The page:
Ann Arbor Downtown Development Authority board meeting (Feb. 2, 2011): On a day when other government bodies scrubbed their schedules due to a blizzard forecast, the DDA board held firm to its regular first-Wednesday-of-the-month meeting time. The diminished activity downtown due to the snow led Roger Hewitt to quip during the meeting: “This will not be a particularly profitable day in the parking system, I think we can safely say.” The meeting achieved attendance of 10 out of 12 board members.
In their one business item, the board approved an amendment to the contract with Village Green to develop a 244-space parking deck as the first two stories of a 9-story, 99-foot-tall building, City Apartments – a 156-unit residential planned unit development (PUD) at First and Washington.
Once the parking deck portion of the building is completed and issued a certificate of occupancy, the city of Ann Arbor has agreed to issue $9 million worth of bonds to purchase the deck, and the DDA has agreed to make the payments on those bonds. The amendment to the contract provides DDA consultants access to the site during construction activities to check that construction methods conform to standards that will ensure a 75-year life for the deck.
On the city council’s agenda for Monday, Feb. 7, 2011 is their own approval of the same amendment to the Village Green contract. The contract amendment is part of a timeline put in place on Aug. 5, 2010, when the city council approved an extension of Village Green’s option to purchase the First and Washington city-owned parcel for $3 million. That timeline calls for Village Green to purchase the land by June 1, 2011.
The $3 million proceeds from the hoped-for Village Green deal were part of the financing plan for the city’s new municipal center, and would have no direct impact on the current general fund’s $2.4 million deficit that’s forecast for the FY 2012 budget. However, during deliberations some DDA board members accepted the point made by their colleague Newcombe Clark – that there are likely indirect connections between the completion of the Village Green transaction and the city’s overall budget picture, at least in terms of cash flow.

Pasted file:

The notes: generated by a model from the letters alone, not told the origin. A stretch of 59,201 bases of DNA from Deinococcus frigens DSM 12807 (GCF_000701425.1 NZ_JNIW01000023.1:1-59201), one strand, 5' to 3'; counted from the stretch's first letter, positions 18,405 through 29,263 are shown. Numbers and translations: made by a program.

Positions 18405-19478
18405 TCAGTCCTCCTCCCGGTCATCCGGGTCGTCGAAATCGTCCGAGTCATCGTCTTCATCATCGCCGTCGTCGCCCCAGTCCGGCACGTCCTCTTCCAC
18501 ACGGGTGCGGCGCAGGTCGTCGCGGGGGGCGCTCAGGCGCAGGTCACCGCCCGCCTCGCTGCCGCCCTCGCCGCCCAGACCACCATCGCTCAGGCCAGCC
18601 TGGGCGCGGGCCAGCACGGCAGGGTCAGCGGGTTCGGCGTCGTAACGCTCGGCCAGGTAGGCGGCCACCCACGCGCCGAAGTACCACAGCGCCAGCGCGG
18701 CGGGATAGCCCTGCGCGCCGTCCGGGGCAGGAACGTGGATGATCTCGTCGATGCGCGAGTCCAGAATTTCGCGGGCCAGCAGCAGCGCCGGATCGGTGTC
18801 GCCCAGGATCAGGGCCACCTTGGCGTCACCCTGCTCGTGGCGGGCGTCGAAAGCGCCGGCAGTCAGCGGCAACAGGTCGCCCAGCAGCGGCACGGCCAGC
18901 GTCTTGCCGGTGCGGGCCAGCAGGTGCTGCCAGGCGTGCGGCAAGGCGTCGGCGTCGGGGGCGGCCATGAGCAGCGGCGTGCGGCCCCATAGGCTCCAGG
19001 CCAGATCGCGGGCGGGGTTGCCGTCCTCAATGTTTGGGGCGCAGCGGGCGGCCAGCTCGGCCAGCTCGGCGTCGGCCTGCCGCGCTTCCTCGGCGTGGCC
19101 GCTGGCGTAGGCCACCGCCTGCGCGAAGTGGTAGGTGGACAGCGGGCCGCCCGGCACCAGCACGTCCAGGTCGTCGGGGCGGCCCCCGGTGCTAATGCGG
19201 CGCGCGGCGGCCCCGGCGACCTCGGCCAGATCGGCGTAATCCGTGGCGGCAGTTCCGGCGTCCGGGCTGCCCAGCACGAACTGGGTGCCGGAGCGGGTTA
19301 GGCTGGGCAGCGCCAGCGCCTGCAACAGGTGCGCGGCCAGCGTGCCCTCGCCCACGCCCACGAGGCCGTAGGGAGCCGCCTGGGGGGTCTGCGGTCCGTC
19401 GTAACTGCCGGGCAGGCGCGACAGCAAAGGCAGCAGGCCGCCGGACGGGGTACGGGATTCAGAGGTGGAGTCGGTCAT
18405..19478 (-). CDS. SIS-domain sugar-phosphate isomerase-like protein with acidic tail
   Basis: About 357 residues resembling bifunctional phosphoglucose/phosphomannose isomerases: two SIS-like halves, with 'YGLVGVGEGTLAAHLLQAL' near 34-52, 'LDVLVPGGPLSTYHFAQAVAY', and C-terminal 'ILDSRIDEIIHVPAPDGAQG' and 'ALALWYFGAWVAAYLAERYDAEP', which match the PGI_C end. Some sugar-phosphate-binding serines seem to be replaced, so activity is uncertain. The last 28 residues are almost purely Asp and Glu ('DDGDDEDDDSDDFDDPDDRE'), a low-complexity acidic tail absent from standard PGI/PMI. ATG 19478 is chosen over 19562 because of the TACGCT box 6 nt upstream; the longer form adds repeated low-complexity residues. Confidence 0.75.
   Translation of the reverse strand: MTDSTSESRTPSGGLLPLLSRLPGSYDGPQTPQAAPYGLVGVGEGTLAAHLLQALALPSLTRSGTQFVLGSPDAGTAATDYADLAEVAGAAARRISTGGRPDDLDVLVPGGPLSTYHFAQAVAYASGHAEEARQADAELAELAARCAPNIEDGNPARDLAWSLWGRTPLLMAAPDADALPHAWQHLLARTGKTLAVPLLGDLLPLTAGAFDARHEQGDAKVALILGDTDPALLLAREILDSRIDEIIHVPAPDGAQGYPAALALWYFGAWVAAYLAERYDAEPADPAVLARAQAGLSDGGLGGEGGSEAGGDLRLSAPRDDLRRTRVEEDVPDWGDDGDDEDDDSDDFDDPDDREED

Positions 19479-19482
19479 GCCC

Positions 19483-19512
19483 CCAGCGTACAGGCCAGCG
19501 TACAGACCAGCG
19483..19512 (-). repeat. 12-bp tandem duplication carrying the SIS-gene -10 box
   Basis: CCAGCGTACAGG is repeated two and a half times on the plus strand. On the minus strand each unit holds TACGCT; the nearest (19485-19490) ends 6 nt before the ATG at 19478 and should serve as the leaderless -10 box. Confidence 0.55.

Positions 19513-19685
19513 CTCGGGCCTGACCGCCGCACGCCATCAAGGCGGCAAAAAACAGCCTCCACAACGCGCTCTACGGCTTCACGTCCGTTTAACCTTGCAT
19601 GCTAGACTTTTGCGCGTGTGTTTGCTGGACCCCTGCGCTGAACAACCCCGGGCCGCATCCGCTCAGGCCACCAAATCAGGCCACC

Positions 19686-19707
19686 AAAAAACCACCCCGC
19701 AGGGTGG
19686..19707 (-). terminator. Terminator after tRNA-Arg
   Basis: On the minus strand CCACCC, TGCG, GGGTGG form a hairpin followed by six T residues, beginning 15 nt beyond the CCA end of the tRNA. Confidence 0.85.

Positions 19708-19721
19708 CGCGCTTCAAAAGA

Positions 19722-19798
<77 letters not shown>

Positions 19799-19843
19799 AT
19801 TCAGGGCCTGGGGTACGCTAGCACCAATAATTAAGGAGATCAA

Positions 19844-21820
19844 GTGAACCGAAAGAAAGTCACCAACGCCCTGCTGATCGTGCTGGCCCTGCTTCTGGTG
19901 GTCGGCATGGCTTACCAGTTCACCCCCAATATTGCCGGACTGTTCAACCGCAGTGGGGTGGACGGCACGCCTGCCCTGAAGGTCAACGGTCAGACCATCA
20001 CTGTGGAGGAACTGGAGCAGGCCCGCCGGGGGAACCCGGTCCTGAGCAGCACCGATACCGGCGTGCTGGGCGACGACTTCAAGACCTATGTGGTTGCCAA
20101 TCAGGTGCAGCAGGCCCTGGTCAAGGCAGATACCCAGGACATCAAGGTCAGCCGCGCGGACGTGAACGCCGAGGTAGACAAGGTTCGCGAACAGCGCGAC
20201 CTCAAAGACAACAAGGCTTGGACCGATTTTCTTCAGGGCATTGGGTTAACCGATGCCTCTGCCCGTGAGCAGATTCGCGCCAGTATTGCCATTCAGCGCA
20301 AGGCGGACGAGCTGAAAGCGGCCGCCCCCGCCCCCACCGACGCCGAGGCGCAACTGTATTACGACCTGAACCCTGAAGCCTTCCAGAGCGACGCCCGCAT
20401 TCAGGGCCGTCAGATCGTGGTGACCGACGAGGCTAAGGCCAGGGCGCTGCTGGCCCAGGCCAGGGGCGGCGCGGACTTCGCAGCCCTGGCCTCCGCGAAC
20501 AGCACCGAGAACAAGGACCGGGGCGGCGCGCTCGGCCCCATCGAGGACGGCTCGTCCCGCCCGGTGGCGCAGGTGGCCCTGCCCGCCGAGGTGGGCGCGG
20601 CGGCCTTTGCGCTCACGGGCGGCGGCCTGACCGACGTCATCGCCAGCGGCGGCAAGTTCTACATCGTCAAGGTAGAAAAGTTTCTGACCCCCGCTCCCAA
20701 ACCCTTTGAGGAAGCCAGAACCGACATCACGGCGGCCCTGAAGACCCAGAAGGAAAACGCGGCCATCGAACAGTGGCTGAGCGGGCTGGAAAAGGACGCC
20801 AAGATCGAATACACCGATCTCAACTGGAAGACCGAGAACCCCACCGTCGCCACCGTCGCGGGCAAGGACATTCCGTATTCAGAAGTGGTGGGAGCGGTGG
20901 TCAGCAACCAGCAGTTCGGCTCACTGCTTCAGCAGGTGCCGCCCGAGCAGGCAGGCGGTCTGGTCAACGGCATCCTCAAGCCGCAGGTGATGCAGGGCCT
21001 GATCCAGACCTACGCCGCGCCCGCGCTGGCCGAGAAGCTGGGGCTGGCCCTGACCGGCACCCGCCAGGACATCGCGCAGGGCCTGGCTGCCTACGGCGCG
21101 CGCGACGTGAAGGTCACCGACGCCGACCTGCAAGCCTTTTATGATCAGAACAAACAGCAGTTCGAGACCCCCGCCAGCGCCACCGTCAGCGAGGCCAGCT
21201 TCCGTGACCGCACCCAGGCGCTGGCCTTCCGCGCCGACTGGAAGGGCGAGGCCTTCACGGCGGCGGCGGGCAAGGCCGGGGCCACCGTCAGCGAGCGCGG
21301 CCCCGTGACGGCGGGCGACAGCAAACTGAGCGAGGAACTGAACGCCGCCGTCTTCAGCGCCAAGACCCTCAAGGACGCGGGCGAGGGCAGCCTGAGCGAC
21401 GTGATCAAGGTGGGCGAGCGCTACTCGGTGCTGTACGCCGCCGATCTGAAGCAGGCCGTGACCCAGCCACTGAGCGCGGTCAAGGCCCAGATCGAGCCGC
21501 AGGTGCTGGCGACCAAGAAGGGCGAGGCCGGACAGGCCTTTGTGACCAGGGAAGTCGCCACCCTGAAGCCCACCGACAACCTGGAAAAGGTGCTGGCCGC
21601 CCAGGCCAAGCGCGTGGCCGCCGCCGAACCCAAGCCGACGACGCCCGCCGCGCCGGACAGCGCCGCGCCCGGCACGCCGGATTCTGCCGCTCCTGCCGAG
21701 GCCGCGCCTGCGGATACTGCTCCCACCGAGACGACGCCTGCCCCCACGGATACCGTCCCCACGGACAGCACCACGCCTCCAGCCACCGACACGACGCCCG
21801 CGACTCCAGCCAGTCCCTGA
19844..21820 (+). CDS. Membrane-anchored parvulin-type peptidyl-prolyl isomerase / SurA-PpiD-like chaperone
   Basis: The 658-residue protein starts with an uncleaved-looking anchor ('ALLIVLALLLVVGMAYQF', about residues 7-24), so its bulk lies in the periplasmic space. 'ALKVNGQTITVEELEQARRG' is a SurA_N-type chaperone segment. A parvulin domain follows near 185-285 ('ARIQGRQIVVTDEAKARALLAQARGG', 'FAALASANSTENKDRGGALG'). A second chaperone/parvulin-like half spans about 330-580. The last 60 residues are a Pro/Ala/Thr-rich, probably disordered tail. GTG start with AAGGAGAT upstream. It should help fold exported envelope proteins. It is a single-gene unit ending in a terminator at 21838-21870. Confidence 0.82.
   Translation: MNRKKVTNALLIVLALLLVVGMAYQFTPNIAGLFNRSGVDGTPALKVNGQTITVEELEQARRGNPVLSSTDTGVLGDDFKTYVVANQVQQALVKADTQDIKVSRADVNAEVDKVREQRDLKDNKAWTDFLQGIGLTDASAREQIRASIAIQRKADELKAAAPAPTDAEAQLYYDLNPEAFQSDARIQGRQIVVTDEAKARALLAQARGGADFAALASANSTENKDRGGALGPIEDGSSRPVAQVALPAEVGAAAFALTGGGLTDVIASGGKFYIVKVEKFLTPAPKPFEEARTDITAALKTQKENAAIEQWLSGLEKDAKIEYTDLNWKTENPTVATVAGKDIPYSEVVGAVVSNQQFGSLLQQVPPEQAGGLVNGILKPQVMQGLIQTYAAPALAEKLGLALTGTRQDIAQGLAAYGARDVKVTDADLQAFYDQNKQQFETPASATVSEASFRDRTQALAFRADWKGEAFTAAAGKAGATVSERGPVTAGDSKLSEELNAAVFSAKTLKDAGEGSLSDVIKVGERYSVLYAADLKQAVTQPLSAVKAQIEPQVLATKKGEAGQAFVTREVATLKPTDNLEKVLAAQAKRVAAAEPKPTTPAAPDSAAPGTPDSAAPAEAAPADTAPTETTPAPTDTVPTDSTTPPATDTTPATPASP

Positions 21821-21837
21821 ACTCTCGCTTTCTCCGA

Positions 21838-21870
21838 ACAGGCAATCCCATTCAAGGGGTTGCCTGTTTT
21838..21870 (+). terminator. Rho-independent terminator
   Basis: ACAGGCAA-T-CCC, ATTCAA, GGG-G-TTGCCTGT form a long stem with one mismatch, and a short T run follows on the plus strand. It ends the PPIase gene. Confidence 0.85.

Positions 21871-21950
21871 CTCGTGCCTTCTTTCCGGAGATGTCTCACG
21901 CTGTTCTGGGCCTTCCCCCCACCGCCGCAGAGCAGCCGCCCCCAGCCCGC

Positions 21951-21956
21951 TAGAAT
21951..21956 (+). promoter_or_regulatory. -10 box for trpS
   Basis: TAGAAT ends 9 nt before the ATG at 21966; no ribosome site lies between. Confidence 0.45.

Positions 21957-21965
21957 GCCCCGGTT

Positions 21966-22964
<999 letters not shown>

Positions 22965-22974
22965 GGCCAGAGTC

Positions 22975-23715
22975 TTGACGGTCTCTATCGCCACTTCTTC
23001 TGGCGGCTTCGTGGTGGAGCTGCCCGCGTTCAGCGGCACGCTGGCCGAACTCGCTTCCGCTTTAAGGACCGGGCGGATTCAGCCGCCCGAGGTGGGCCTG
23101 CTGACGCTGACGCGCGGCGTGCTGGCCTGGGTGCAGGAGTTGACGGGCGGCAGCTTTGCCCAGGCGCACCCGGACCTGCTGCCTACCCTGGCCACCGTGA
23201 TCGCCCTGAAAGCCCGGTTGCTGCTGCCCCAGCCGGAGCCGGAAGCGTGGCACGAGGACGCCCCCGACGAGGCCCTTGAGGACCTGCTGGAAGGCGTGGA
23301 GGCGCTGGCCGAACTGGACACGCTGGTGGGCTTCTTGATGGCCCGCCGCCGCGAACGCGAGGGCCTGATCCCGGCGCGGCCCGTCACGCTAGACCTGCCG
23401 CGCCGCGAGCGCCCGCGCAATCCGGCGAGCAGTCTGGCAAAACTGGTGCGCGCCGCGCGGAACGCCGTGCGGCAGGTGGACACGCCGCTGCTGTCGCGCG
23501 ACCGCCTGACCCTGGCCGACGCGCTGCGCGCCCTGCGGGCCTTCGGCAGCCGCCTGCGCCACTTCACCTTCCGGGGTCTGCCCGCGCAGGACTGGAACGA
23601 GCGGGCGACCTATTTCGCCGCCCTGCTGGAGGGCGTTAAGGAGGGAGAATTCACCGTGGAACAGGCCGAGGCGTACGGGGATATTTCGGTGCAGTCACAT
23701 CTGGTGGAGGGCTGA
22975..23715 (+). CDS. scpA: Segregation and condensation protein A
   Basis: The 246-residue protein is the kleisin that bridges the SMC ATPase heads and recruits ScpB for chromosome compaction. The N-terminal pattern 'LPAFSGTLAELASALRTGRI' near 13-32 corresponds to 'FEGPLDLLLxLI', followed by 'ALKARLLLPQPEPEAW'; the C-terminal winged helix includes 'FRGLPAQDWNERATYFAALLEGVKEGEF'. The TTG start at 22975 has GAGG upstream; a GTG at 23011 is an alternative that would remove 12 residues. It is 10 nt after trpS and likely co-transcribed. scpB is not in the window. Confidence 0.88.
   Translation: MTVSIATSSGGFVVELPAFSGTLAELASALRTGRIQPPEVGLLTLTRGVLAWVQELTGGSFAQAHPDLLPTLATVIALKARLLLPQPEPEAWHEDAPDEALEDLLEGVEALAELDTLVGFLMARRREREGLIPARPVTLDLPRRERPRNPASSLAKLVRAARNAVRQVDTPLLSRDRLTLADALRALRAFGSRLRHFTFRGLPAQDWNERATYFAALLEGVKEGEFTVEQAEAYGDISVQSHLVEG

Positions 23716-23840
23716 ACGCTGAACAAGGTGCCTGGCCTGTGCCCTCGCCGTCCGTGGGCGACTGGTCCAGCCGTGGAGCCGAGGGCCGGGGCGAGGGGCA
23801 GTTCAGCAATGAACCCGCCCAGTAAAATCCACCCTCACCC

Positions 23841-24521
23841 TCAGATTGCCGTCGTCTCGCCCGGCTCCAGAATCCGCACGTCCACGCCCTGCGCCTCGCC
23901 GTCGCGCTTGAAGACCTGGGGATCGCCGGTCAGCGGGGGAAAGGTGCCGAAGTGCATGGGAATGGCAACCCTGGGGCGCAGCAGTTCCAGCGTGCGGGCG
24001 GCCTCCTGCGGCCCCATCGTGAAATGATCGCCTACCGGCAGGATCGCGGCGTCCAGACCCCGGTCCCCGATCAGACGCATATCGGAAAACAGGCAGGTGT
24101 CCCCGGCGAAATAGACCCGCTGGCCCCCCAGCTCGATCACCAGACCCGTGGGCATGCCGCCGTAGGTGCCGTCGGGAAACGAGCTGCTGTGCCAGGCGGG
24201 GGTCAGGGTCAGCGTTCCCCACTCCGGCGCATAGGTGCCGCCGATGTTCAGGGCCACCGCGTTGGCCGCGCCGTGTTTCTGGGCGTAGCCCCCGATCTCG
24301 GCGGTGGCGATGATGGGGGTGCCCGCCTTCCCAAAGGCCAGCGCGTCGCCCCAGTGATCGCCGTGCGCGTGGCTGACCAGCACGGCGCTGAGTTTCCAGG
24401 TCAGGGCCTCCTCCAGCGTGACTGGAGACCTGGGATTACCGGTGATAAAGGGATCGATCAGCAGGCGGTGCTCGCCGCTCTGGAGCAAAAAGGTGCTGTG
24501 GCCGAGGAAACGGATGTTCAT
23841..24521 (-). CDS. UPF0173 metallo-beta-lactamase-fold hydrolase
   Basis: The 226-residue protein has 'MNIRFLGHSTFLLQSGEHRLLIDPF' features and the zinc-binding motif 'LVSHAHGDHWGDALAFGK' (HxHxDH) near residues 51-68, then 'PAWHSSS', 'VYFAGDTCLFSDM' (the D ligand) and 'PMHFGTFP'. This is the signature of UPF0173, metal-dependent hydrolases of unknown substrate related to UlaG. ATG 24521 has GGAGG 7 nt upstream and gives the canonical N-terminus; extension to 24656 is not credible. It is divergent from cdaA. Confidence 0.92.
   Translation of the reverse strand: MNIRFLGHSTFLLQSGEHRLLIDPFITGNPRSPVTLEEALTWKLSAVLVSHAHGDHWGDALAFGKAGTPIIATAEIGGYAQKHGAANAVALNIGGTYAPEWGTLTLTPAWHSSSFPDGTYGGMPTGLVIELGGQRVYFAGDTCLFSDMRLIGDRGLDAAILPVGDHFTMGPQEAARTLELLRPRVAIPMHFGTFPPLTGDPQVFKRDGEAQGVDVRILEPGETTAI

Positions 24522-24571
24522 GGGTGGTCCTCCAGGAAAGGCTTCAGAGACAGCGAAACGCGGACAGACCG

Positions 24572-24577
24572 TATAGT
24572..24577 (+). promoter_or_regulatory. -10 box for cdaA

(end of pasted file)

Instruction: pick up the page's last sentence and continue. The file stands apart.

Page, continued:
In reports and communications entertained by the board, highlights included: (1) a continued interest on the part of the University of Michigan to absorb a segment of Monroe Street into the UM Law School campus; (2) complaints from the property manager at 416 Huron St. about disrepair of an alley and adjoining sidewalks in the area, as well as a lack of maintenance on property owned by the railroad; and (3) an elaboration by the mayor on some remarks about Borders that he’d made and that had been reported in the media.
Ann Arbor City Council Sunday caucus (Aug. 16, 2009): Sunday evening’s lightly attended city council caucus reflected a light agenda for Monday. But light as that agenda is, it had not been published in the newspaper – as one caucus attendee pointed out to the three councilmembers present: Mayor John Hieftje, Sabra Briere (Ward 1) and Mike Anglin (Ward 5).
Even though the agenda itself is dominated with items like perfunctory rezoning – pedestrian in the sense of “ordinary” – there’s a presentation to be made at the start of the meeting by Sue McCormick, director of public services for the city, that should draw some community interest. She’ll be giving council an update on the East Stadium Bridge situation. The bridge needs to be repaired or replaced.
At caucus, then, residents and councilmembers were free to focus on some items not on Monday’s schedule. And one common theme cutting across two different resident concerns as well as council discussion were pedestrian issues – pedestrian in the sense of folks on foot.
In other brief discussion, councilmembers indicated, in response to a question, that they had not contemplated re-voting the issuance of bonds that would fund the underground parking garage. The legality of the council’s February vote authorizing the bonds has been challenged by a lawsuit filed last week, which contends that the council violated Michigan’s Open Meetings Act on the evening it approved the bonds.
Also at caucus, councilmembers gave a public indication that they were contemplating possible council rules changes that would affect how email communications are handled during council meetings.